Shelby Farms Park, one of the largest urban parks in the country, has implemented a master plan, developed by James Corner Field Operations (JCFO), to revitalize the Park into a unique, 21st century landmark. An ensemble of buildings and structures is located around the 80 acre Hyde Lake; together, the buildings, lake, and landscape are imaged as the “Heart of the Park.”
The buildings at Shelby Farms seek to live in between, balancing the local and the universal, introducing one to another and honoring the value of both. This has long been a role for Memphis, offering a collection of its local culture to the world at large. Now Shelby Farms Park offers the opportunity for these tides - the outflow of the local, and the inflow of the universal - to wash across a common landscape. Intensely specific in their function and articulation but universal in their abstract figuration, each member of this family of silhouettes attempts to recreate strangeness, offering a familiarity that is somehow elusive.
Drawing upon the local vernacular, each building is born of a common porch language, establishing an ensemble of figures with a shared material palette. Centrally located, the Visitor Center creates a new iconic image for the reformed landscape. The building acts as the nerve center of the Park, serving as a hub and point of arrival for visitors. At the east end of the lake, the Restaurant and Event Center is an economic and social catalyst for the Park. The Event Stage, Boat House, and Lakeside Picnic Pavilions contribute to the active and playful landscape at the Heart of the Park.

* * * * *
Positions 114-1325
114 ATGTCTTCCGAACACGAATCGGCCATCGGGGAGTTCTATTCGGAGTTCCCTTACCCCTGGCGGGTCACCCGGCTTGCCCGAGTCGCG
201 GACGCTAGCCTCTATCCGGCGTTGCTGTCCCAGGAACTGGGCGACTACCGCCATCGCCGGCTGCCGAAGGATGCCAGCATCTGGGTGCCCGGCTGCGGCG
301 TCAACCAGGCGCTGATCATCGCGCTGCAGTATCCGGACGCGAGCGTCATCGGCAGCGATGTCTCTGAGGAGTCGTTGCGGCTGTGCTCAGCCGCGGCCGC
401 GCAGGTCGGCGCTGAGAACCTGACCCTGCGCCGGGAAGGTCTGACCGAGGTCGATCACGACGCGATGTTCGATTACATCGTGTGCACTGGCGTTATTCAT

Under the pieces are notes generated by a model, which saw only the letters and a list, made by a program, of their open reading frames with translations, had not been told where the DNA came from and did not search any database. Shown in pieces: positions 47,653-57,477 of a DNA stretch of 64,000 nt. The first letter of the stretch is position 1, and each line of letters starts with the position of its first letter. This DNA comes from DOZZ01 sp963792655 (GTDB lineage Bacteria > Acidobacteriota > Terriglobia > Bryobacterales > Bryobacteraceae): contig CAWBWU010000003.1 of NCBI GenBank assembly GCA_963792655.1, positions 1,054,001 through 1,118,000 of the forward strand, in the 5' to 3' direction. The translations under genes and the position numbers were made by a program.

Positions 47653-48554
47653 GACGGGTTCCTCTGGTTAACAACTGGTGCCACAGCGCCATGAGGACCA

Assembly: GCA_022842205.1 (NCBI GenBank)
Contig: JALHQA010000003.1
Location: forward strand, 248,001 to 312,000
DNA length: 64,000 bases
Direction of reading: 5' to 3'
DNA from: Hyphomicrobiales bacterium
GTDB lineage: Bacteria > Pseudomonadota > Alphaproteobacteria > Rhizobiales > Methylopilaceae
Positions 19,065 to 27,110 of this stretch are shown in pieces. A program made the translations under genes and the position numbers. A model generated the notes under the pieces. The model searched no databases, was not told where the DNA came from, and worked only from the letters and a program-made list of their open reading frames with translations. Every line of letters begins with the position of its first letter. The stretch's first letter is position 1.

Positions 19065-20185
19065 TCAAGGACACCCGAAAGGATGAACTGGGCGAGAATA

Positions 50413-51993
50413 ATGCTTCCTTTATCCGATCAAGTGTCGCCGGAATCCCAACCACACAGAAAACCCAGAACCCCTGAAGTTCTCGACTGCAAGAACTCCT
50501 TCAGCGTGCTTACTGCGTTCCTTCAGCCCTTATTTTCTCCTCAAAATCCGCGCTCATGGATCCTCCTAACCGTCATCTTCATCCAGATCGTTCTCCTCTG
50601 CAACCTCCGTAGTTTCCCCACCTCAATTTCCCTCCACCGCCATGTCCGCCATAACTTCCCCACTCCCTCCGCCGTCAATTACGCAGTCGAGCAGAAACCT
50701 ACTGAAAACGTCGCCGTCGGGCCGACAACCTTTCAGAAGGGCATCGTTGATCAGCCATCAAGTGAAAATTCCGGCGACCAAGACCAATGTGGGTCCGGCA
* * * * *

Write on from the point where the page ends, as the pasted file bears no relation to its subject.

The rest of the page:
Seemingly more porch than building, the Visitor Center embraces and intensifies the landscape. Elegant and rhythmic from a distance, a generosity is revealed in person, with a material palette born of the intersection between the natural and the industrial. Local cypress walls offer warmth and tactility in the transition to the striking cleft that overlooks the new lake. In contrast, an elusive skin of aluminum bar grate gently filters sunlight while hinting at the architecture of industrial agriculture and allowing the humid Memphis air to drift in, slowly threshed by large fans hovering overhead.
A deep porch is provided at the Restaurant and Retreat Center, a place to watch as the sun sets across the subtle bend of the lake. Slung low and spreading as it becomes one with landscape, the stone base provides a permanence that complements the ethereal, protective wing of the roof.
Located at the base of a broad lawn, the Event Stage stands tall along the water’s edge with a striking point to both earth and sky. The Boat House is long and low, an ephemeral body with a sturdy carapace that is simultaneously wispy and firm. Its long tail offers shade before taking to the water. Lakeside Picnic Pavilions are lithe, but no less ambitious. A thin folded plane of wood provides a lining for the roof above, providing shelter and framing moments of intense activity.